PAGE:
Basic Concepts in Assessment
This chapter provides an introduction to some basic terms and concepts relevant to psychological assessments and chapter 5 discusses issues relevant to the actual use of assessments in applied settings. The reader is referred to texts by Aiken ( 1997), Ghiselli, Campbell, and Zedek ( 1981), and T. B. Rogers ( 1995) for extended treatments of topics relevant to psychological measurement and assessment.
I have used the term psychological assessment to refer to the process whereby information is collected about characteristics of the individual and used to form an inference or judgment. These inferences may then be used as a basis for a decision about the individual. For example, a school psychologist might interview a classroom teacher about the performance of a student, observe that student in the classroom, examine the student's IQ and achievement test scores, and, on the basis of the information collected, infer that the youth suffers from an attention disorder. This in turn might lead to a recommendation that the student be referred for remedial treatment.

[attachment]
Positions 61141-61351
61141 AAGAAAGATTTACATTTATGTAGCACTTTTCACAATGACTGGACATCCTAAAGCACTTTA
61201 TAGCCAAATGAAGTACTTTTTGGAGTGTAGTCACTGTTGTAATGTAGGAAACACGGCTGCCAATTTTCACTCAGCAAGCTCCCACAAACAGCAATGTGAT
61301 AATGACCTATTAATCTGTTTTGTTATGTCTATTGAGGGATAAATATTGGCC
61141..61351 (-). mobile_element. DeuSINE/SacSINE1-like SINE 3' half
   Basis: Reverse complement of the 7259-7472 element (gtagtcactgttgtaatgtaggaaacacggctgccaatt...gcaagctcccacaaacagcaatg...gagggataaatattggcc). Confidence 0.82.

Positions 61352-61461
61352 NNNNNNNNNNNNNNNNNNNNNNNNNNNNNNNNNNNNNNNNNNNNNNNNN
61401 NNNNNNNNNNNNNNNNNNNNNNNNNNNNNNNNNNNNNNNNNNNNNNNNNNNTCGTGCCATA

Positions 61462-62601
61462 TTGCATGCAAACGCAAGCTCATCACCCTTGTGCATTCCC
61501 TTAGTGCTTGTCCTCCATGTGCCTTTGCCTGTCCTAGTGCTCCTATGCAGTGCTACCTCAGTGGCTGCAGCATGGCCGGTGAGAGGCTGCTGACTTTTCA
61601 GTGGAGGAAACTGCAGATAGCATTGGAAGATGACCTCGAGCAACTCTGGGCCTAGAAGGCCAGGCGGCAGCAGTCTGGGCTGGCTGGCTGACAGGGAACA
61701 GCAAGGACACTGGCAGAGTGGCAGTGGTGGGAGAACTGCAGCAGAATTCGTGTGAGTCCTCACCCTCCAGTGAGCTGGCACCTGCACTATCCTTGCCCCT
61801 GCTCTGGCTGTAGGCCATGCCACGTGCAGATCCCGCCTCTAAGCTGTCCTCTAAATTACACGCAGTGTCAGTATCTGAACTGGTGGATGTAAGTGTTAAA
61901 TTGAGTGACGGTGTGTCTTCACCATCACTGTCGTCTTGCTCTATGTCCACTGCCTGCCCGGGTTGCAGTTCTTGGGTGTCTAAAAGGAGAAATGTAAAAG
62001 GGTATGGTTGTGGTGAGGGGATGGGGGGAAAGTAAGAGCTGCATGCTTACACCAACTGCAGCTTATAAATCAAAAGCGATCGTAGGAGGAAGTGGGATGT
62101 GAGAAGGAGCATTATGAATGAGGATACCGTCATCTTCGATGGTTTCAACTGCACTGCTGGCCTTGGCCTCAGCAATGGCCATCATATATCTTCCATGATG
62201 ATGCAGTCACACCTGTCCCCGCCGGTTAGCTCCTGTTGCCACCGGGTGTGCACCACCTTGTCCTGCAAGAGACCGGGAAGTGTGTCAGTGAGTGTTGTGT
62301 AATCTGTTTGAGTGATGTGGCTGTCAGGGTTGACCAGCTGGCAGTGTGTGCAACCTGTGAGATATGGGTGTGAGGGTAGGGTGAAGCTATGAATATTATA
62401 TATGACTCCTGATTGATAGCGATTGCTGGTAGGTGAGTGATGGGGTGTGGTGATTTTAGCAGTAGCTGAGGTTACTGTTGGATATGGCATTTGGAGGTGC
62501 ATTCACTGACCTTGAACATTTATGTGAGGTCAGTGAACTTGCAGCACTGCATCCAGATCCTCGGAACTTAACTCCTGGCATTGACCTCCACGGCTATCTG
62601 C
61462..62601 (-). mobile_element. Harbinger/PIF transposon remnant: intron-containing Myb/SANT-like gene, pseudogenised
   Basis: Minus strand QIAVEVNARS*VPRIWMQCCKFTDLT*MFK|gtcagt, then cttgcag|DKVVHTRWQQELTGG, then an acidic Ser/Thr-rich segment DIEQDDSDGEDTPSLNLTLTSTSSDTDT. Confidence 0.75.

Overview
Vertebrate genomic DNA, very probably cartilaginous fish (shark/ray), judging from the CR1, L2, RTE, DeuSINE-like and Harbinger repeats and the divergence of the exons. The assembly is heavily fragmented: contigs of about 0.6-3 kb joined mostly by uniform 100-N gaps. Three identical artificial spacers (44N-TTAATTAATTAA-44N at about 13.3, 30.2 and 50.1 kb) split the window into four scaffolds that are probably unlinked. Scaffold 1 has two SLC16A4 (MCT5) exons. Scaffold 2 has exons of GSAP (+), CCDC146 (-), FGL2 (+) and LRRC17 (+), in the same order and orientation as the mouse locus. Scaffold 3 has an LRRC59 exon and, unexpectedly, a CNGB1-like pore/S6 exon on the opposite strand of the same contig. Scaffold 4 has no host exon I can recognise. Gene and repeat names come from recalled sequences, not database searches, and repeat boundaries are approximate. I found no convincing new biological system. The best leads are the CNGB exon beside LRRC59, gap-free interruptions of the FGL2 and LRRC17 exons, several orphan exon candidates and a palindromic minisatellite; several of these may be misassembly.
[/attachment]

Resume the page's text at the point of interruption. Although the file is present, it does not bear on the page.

This book is primarily concerned with two components of this assessment process. The first component entails the collection of information about the individual through measurement tools and procedures. There